No on H8In 2008, Proposition 8 qualified for the fall election. Fueled by misinformation, distortions and lies, millions of voters said YES to bigotry, YES to discrimination, YES to second-class status for same-sex couples. The proposition was heavily funded by the Mormon and Catholic Churches. It passed with by small majority of 52.5% and was the most expensive proposition on any ballot with over $85 million spent by both sides. The proposition changed the California constitution to eliminate the right of same-sex couples to marry in California. A new section is added stating "only marriage between a man and a woman is valid or recognized in California."

More updates when available.
2009: California Supreme Court upheld Proposition 8, constitutionally defining marriage between a man and a woman, but ruled that previously officiated marriages of same-sex couples shall remain valid.

2010: U.S. District Court of Northern California declared that Proposition 8 violates due process and Equal Protection clauses in the U.S. Constitution. Supporters of the proposition appealed to the United States Court of Appeals for the Ninth Circuit.

2012: Federal Court of Appeals for the Ninth Circuit ruled 2-1 that Proposition 8, violates the Equal Protection Clause of the United States Constitution. Judge Stephen Reinhardt wrote in the decision, “Proposition 8 serves no purpose, and has no effect, other than to lessen the status and human dignity of gay men and lesbians in California."

2013: The US Supreme Court ruled on two gay rights cases. First, the court threw out Section 3 of the Defense of Marriage Act (DOMA). Same-sex married couples will now be entitled to federal benefits. Second, the court declined to decide on the California Prop 8 case and effectively allowing marriages for same-sex couples to resume in the state. California becomes the 13th and most populous state allowing such marriages. The rulings leave in place laws banning marriage equality around the nation, and the court declined to say whether there was a constitutional right to such unions.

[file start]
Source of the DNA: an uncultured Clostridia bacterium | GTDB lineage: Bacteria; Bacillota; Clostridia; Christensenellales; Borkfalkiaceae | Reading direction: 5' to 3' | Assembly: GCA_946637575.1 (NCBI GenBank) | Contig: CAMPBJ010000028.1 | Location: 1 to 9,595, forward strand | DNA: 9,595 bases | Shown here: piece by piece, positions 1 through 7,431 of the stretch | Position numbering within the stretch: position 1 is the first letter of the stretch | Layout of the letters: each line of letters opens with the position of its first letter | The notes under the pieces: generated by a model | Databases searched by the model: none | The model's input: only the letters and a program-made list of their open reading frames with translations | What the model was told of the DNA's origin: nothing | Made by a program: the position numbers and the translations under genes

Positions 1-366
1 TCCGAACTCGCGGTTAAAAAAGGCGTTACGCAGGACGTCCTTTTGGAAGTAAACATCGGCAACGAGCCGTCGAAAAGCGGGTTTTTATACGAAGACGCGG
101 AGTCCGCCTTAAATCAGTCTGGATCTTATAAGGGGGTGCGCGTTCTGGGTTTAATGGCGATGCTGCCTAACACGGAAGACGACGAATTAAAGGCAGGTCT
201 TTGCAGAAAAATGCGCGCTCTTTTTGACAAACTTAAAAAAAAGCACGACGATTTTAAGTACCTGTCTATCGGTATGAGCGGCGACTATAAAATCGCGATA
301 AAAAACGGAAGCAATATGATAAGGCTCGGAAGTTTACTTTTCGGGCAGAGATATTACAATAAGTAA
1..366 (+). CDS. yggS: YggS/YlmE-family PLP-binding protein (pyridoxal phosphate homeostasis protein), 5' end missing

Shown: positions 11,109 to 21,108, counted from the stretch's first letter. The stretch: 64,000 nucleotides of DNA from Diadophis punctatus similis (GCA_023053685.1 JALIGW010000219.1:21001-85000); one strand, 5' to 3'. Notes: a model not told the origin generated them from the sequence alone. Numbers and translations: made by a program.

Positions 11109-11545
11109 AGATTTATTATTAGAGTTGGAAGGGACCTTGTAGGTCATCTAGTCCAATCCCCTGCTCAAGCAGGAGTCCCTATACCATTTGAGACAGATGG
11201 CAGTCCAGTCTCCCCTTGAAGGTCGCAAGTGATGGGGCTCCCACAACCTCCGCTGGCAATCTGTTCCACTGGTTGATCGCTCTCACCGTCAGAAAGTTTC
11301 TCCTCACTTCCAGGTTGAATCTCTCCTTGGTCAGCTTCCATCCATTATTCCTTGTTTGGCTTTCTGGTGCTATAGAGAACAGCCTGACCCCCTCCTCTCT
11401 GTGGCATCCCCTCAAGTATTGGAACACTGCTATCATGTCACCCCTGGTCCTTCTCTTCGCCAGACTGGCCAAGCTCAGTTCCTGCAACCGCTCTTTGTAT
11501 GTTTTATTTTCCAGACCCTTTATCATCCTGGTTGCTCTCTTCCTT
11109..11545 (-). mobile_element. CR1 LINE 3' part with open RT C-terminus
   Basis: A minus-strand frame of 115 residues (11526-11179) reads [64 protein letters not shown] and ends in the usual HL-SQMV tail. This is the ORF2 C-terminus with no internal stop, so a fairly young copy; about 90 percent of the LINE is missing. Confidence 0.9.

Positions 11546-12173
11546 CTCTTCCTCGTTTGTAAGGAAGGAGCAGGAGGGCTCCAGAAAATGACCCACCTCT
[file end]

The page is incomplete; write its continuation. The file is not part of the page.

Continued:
Monday, October 20, 2008

Our legal gay wedding

GuyDads legal gay weddingWith over 400 people in attendance, Eddie and Ed (GuyDads) were married in a civil ceremony yesterday. Exactly 3 years, 3 months before we had been married in what we consider our 'real' wedding (a full religious Jewish wedding and sit-down dinner and dance). Yesterday's event still was extremely moving and exciting as we participated in what felt like an historical event. California's constitutionally legalizing same-sex marriage is so exciting and important; and as we all know, so threatened by Proposition 8, which would remove that right by adding an amendment to discriminate against lesbians and gays who want to marry. Yesterday, we were able to affirm that what we want in the right to marry is all about LOVE and EQUALITY, not about re-establishing two classes of citizens.

Our civil ceremony was part of a much larger event that we helped host and plan. "Marriage Equality is a Jewish Issue: An Evening of Learning and Celebration" was an event at our Jewish Reform synagogue, Congregation Beth Am in Los Altos, CA. We planned the event with our Rabbi and two lesbian couples who were married along with us. (Each couple had had a full Jewish wedding in the past 4 years at Beth Am.) We decided we wanted not only to get legally married but also to garner lots of support to defeat Prop 8. We solicited co-sponsors to join Beth Am and were eagerly joined by the Progressive Jewish Alliance, The Jewish Community Relations Council, LGBT Alliance of the Jewish Federation, Congregation Shaar Zahav, Jewish Mosaic, National Council of Jewish Women, Keddem Congregation, and the Jewish Federation of the Greater East Bay. We are VERY PROUD of the greater Jewish community for such support to defeat this proposition.

We also had wonderful support from the No on Prop 8 campaign who provided lots of swag (yard signs, flyers, bumper stickers, etc.) and several cute volunteers who signed people up for phone banks and hosting house parties as well as collected money for the campaign. Our full program moderated by our head rabbi, Janet Marder, consisted of five speakers. Their talking points were as follows:
Flaurie Imberman, Progressive Jewish Alliance